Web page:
If there’s one man who has done a few festivals in his time it is Liam Gallagher. Mind you he probably hasn’t done too much queuing for the toilets of chomping on vom burgers, but we will give him the benefit of the doubt as his label, Pretty Green, has just unveiled a series of festival jackets.
The most eye catching of the range of this little orange (apparently this year’s colour number say people in the know). Partially inspired by the maritime thing – that is going on here - it is made from lightweight nylon and has colour panels and full front zip closure. There’s also a hood to fend off the inevitable rain.
There are also plenty of pockets for you to keep your essentials in and it has elasticated cuffs and an adjustable waist.
Over the past year or so there has been a significant trend of full albums showing up on YouTube. There is invariably no video content – just a still of the artist and the music.
The interesting part is that there are now many classic albums on YouTube a good chunk of which aren’t available on Spotify or other streaming services. So for example if you fancy a bit of Pink Floyd you can hear Dark Side Of The Moon on YouTube from one of many different sources. You won’t find it on Spotify though.
Uploading someone else’s music to YouTube is of course totally illegal (as it is with music videos). However it seems that under YouTube regulations the emphasis is on the copyright holder to take action to pull the music down. And it seems that some record labels (coughs, EMI) are turning a bit of a blind eye.
They may even be on some occasions using YouTube’s ContentID system and its revenue opportunities to enable them to collect a little cash from the adverts that precede the music.
Some companies are playing even stranger games. You can for example listen to Oasis’s The Masterplan on YouTube on your laptop, but it won’t play back on your mobile or iPad.
So why do record companies do this? Maybe they figure that if you are listening to an album on YouTube you may at some point think I’ll go and buy it.
As for newer artists, well YouTube is a huge community and it can help to break an artist. There is a bit of analogy with radio here. Record labels are very keen to get their band’s singles on say BBC 6 Music, but there is a way bigger audience on YouTube.
With Spotify subscribers can take music offline and listen to it on their smartphones etc with YouTube if you want the music to travel with you then you run the risk of running up huge data costs. So you might as well go and buy it.
Some companies are more aggressive than others at taking content down. I was delighted to see The Velvet Underground’s controversial final album Squeeze on YouTube as it is not available digitally anywhere and the record itself is hard to find. However it got taken down after a while. I guess because the only people who might have bought that album would have been trawling used record stores for it and the record company wouldn’t make any money from it.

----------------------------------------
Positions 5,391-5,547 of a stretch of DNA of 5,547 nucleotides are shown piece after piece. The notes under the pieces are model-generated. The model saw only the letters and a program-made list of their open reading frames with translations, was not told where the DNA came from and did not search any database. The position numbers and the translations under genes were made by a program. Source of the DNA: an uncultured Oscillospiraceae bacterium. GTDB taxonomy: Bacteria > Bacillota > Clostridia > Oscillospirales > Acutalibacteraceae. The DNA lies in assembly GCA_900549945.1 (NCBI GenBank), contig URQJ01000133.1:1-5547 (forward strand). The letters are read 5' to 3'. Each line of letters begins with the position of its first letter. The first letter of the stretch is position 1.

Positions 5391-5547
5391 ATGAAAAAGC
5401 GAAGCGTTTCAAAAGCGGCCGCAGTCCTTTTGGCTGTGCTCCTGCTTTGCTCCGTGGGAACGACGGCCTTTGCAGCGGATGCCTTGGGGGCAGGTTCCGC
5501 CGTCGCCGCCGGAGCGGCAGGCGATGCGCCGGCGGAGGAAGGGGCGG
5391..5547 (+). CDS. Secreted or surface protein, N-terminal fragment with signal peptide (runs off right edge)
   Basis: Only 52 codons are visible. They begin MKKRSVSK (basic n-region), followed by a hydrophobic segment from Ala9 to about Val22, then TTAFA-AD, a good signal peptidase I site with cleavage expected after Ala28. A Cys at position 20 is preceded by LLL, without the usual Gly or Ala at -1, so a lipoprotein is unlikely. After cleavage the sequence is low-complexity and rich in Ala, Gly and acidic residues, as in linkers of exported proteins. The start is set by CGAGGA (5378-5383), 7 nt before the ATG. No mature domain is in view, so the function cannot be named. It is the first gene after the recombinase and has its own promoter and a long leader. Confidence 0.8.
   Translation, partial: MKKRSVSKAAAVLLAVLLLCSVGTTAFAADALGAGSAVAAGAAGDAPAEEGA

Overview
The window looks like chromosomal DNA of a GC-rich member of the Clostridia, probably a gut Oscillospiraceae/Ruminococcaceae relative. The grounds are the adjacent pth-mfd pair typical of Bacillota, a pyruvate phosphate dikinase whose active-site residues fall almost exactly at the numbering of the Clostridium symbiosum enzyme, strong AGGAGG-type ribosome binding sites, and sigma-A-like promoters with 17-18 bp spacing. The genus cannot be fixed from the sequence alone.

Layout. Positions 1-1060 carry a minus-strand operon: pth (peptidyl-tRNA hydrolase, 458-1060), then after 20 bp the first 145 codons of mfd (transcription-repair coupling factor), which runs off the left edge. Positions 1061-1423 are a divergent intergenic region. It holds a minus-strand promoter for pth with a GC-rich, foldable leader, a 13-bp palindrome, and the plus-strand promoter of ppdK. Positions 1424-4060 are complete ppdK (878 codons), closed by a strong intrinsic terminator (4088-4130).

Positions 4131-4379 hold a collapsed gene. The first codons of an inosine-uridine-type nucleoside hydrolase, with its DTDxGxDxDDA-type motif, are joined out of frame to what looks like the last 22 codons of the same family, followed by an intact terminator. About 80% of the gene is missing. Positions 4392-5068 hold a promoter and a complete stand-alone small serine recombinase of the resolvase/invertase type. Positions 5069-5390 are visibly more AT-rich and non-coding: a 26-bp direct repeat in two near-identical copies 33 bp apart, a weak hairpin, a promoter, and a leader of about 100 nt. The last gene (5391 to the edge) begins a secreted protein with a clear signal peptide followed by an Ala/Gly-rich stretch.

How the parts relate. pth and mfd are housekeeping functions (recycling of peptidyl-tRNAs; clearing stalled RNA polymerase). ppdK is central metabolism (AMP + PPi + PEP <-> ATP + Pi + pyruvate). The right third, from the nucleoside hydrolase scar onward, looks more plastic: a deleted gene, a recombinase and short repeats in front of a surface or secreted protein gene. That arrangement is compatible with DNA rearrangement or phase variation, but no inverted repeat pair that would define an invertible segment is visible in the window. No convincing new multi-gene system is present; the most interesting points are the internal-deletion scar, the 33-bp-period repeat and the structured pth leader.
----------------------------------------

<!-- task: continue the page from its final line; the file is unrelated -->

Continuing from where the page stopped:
Anyhow here are ten classic albums that are all available on YouTube, and the last time I looked were not on Spotify. Happy listening. I wonder if they will all be still up in three months time?
Finally one quick footnote. I listened to John Lennon’s Imagine album on YouTube and 1, It really is a great album, much better than I remember it. 2, It is like listening to a vinyl record. There’s no easy fast forwarding or skipping tracks and you know what, I kind of like it.
1 Pink Floyd – Dark Side Of the Moon
2 The Beatles – Sergeant Pepper’s Lonely Heart’s Club Band
We’ve already lost the ability to promote our reading habits on the bust thanks to coverless-Kindles (maybe for the best if you’re a Fifty Shades fan…), and there’s nothing more obnoxious than blasting out your favourite tunes through a smartphone loudspeaker.
The true gent flaunts his impeccable taste in more subtle ways. When it comes to music, how about these classic album themed Oyster Card/credit card wallets from TravelTunes.
There are nine up for grabs; Kasabian’s “Kasabian“, Leftfield’s “Leftism“, Manic Street Preachers’ “Everything Must Go“, Mark Ronson’s “Version“, My Bloody Valentine’s “Loveless“, Oasis’s “Definitely Maybe“, Primal Scream’s “Screamadelica“, Teenage Fanclub’s “Bandwagonesque” and the first self-titled album from The Stone Roses.
Not only do you get the wallet, but for £5.99 you get a digital download of the associated album to go with it.
From Catwalk Queen… This has to be the strangest news that I have read in a while (in the last 24 hours, at least). Liam Gallagher is getting his hands on the rag trade by launching his own fashion label, Pretty Green. Nope, I’m not joking either.
It seems the Oasis frontman has his sights set on fashion, why? Because “he likes clothes.” Fair enough I guess. The label is beginning with menswear, with a limited edition collection of classic pieces including trench coats, knit, footwear and t-shirts. Pretty green or pretty bad? You decide. Click play on promo video above to watch.
Jay-Z took to the Pyramid Stage at this year’s Glastonbury wearing a plaid scarf, dark jeans, puffa and shades looking every inch like a piece of hip-hop royalty. Jay won over the crowd, opening with a hammed-up cover of Oasis’ Wonderwall and as he later told MTV Base it was his attempt to poke fun at the whole controversy that has surrounded this Glastonbury: “That’s my sense of humor,” Jay told MTV Base. “I have a sense of humor like a Brit, so I thought people would appreciate that. Noel Gallagher was one of the biggest detractors, so I figured that was a cool way to start the show.”
Liz Jones‘ Glastonbury review of Jay-Z (I can hear Jones calling him Jay-Zed in my head) is just as funny but for entirely different reasons. See after the jump to continue reading and see Jay-Z’s performance at Glastonbury.